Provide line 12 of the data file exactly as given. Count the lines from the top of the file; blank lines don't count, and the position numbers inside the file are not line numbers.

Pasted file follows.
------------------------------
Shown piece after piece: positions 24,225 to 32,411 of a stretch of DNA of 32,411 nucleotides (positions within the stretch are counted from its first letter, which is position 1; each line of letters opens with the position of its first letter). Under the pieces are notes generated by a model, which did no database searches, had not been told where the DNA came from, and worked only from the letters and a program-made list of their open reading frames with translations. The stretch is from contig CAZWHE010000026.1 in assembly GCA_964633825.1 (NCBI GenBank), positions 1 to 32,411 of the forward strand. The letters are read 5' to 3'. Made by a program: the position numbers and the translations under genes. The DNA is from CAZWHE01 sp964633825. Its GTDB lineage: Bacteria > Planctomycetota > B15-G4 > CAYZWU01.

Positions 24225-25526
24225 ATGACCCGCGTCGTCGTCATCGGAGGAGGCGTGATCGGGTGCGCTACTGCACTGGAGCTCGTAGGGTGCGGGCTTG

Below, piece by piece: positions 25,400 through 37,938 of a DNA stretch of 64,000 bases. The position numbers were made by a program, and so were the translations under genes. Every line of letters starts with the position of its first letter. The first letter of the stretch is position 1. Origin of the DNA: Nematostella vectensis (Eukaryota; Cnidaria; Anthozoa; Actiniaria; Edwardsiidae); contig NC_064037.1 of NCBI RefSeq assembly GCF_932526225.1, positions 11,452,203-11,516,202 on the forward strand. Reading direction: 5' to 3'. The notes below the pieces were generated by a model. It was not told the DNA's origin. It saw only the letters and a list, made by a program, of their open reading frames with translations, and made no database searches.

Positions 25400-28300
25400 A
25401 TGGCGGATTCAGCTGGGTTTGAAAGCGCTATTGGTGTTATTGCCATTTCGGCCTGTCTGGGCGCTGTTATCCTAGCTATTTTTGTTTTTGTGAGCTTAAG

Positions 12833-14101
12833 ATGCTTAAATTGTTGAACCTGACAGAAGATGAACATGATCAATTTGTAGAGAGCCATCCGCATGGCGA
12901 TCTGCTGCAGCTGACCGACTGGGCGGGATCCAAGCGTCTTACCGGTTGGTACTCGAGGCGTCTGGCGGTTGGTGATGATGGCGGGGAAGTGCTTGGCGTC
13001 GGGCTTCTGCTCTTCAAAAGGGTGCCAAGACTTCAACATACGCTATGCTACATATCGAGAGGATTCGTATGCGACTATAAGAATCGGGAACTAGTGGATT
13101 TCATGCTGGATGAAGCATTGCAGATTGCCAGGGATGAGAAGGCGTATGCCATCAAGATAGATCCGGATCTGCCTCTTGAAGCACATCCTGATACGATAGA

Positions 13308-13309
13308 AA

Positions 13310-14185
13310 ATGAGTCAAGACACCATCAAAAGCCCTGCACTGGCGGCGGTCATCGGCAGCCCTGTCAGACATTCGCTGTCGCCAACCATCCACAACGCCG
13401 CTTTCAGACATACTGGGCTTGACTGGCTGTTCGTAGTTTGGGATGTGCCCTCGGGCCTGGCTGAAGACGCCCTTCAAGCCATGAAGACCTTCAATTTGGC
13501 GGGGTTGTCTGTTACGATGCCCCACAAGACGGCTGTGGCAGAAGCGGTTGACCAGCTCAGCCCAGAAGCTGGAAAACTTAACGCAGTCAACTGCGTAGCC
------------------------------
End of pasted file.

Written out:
13101 TCATGCTGGATGAAGCATTGCAGATTGCCAGGGATGAGAAGGCGTATGCCATCAAGATAGATCCGGATCTGCCTCTTGAAGCACATCCTGATACGATAGA